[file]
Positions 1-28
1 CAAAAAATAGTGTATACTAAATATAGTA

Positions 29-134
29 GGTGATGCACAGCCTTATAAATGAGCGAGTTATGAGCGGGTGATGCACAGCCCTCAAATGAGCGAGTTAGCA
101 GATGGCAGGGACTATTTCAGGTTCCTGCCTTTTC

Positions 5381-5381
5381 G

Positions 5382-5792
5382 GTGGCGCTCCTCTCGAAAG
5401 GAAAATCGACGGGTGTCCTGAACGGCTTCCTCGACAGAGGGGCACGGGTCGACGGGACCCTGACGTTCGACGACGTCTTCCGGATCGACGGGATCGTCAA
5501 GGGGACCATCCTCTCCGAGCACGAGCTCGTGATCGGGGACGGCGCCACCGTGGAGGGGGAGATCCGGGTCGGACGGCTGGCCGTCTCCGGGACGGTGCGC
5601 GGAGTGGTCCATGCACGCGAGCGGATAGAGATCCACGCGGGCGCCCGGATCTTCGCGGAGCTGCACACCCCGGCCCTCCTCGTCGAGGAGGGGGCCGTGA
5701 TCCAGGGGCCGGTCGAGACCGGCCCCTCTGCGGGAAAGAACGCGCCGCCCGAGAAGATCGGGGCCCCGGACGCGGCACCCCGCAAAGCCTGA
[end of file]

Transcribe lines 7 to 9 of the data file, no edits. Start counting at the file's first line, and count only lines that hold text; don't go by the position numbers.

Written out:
5381 G

Positions 5382-5792
5382 GTGGCGCTCCTCTCGAAAG